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Gavin Conochie, Henry Ford, Harriet Gillett, PhiL Trathan
The expedition, funded in part by the British Ecological Society and by a number of other sources, successfully completed its objectives outlined in the proposal which were to undertake a base line survey of the forest to provide data for future comparisons, and to try and understand the causes of the death of the forest. Phil Trathan (British Antarctic Survey) Harriet Gillet (World Conservation Monitoring Centre) Gavin Conochie ( translator and tree climber) and myself, spent 4 weeks in the field under the auspices of Djibouti Nature (Houssein Rayaleh) and Houmed Ali (Bakouale) and returned in April.
A previous expedition had reported the recent loss of the cloud forest of Juniperus procera in about 400 hectares of highland (1700m) in the Goda Massif in Djibouti. This area contains some 70 % of the terrestrial biodiversity in Djibouti which is primarily an arid volcanic desert. The forest provides limited grazing and the springs feed a number of terraced gardens growing fruit and vegetables, but there are fewer than 3000 people living in the area. It is home to the very rare Djibouti Francolin, a partridge like bird, and the Bankouale palm, of which only 400 individuals remain.
A modified English Nature protocol for woodlands was used to collect data from thirty eight 100 square metre quadrats, including a number of physical features as well as plant data, together with soil samples, diameter and breast height for trees and shrubs, and tree core samples in the forest. As there is currently no weather station in the area and the Djiboutiville weather station does not reflect the climatic conditions in the forest, we undertook a number of interviews to establish perceived changes in climate and in forest cover, as it was thought that a recent drought may have affected the forest. However, we know that Juniper is a hardy and slow growing species. Several previous floods and droughts were reported and some floods have produced catastrophic changes in the Wadi system, removing considerable areas of cultivable soil, and, on one occasion, destroying a complete village and terrace system, though without loss of life.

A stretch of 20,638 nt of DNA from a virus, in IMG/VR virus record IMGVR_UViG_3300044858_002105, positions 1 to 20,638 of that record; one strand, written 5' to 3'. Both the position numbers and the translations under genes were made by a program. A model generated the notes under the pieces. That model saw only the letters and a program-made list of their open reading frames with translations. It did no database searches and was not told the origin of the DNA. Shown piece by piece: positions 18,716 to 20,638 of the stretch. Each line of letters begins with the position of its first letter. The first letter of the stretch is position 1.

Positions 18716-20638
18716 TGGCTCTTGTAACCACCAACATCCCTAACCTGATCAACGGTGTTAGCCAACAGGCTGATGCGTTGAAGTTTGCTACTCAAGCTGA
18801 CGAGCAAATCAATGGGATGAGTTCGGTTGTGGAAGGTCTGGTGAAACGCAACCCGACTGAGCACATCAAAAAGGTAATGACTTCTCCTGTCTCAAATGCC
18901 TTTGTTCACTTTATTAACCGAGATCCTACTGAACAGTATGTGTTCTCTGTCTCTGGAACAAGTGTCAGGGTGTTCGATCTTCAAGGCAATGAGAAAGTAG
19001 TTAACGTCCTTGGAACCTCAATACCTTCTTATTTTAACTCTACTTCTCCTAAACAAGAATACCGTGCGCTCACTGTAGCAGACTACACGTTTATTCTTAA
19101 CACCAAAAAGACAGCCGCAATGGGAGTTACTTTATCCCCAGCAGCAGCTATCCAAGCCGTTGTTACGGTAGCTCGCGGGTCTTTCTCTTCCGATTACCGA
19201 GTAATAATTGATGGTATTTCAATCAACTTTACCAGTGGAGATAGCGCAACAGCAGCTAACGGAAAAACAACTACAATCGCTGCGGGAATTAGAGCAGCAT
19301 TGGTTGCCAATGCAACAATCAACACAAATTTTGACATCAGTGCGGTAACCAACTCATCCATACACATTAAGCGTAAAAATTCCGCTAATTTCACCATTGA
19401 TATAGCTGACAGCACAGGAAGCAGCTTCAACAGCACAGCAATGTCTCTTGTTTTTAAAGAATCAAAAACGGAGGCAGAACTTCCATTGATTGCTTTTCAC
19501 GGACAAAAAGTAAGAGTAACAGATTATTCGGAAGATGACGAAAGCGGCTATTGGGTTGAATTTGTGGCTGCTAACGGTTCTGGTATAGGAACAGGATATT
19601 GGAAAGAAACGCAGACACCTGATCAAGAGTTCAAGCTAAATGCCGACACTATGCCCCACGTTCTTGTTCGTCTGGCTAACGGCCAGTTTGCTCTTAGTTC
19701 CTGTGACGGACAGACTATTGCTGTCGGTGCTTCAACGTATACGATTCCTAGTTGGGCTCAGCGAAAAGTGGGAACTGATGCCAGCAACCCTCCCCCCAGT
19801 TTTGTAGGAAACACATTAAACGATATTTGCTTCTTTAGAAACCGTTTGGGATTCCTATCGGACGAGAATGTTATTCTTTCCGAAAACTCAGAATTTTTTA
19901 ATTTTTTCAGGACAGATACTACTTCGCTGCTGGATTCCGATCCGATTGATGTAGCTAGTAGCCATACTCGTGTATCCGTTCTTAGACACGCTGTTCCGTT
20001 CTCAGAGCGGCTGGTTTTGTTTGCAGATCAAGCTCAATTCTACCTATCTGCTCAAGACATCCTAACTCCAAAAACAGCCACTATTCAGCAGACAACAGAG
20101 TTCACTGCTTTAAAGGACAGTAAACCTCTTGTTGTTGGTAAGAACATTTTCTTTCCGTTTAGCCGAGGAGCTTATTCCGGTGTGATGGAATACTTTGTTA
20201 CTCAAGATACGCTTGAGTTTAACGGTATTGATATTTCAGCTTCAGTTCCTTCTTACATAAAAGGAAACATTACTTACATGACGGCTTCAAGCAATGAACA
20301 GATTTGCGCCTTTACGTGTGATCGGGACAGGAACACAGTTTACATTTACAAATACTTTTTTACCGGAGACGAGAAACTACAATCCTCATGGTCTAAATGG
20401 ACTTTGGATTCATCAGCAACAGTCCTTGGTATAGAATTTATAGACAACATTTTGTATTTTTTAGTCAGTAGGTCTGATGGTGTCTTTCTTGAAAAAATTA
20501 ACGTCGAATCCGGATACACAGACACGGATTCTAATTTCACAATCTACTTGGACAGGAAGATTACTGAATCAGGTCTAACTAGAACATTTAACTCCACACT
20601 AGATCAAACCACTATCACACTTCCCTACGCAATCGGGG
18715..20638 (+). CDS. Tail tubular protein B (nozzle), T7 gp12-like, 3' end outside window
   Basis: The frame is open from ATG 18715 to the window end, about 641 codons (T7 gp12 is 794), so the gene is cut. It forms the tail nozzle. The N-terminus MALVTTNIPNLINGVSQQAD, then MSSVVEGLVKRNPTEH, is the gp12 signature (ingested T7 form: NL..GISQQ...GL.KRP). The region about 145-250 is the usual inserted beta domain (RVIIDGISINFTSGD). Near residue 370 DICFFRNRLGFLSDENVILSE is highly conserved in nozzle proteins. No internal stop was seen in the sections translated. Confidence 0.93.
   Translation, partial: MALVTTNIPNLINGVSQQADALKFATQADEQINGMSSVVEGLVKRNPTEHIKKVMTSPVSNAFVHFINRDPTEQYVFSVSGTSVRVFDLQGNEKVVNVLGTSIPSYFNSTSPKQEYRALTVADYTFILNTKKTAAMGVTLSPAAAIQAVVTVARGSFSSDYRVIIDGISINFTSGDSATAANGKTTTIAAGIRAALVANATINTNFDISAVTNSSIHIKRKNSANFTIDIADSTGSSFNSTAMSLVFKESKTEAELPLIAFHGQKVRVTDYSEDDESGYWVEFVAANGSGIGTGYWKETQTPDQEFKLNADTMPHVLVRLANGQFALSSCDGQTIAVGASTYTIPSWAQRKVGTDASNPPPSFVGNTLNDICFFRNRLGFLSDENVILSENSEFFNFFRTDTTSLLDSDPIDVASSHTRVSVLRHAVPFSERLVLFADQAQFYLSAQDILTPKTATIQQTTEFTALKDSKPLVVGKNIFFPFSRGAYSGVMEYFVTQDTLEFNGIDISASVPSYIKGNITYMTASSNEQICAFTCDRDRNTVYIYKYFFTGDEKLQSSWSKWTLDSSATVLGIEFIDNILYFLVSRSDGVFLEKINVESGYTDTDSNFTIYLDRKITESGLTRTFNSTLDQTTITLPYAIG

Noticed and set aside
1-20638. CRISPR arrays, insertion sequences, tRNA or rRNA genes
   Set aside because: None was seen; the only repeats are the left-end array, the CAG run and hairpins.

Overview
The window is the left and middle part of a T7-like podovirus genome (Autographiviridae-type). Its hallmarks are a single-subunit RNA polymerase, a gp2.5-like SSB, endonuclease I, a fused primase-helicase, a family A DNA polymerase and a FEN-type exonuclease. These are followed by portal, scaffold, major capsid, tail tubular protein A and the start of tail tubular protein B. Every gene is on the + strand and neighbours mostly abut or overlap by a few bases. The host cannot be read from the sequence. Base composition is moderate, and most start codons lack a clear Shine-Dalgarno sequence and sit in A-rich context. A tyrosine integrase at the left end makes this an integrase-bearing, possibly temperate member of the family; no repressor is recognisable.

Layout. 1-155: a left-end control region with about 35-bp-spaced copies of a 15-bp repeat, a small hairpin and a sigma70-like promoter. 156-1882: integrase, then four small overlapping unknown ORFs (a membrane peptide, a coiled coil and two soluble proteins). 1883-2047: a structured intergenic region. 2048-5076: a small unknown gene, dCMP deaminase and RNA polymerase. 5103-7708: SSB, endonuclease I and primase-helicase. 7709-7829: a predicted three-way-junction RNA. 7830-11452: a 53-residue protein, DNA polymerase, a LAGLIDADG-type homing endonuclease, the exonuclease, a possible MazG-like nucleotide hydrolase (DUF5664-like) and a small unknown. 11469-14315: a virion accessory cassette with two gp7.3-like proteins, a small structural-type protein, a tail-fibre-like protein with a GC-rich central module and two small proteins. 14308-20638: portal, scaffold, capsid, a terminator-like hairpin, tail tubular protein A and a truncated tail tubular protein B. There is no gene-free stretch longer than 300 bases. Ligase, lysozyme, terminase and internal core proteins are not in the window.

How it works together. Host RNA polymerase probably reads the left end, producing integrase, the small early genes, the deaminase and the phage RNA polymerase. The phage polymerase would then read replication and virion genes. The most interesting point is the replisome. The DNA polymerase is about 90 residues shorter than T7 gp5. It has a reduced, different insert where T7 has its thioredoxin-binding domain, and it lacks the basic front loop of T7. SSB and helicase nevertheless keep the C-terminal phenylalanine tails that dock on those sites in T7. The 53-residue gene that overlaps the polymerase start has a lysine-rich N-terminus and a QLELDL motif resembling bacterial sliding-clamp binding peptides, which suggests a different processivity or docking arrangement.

The French Government had previously (2003) established an exclosure in the forest to demonstrate the effects of grazing, but it had not been maintained. This year however we found that it had been restored for 18 months, and two further exclosures built. The results were dramatic and the herb and shrub layers were well on the way to complete restoration. More significantly, juniper seedlings which were non-existant elsewhere, were frequent under living juniper trees.
Our conclusion, based on the analysis of the data so far, is that extensive and prolonged grazing has been the cause of the decline of the forest, removing seedlings and preventing recruitment of the Juniper, and the death occurs primarily amongst old trees, though, as the canopy has opened and drought prevailed over the last 8 years, younger trees are becoming susceptible to dry conditions. No sign of any particular disease was found, and though the port of Djiboutiville is large, we doubt that pollution has much effect, though the soil analysis should reveal any results.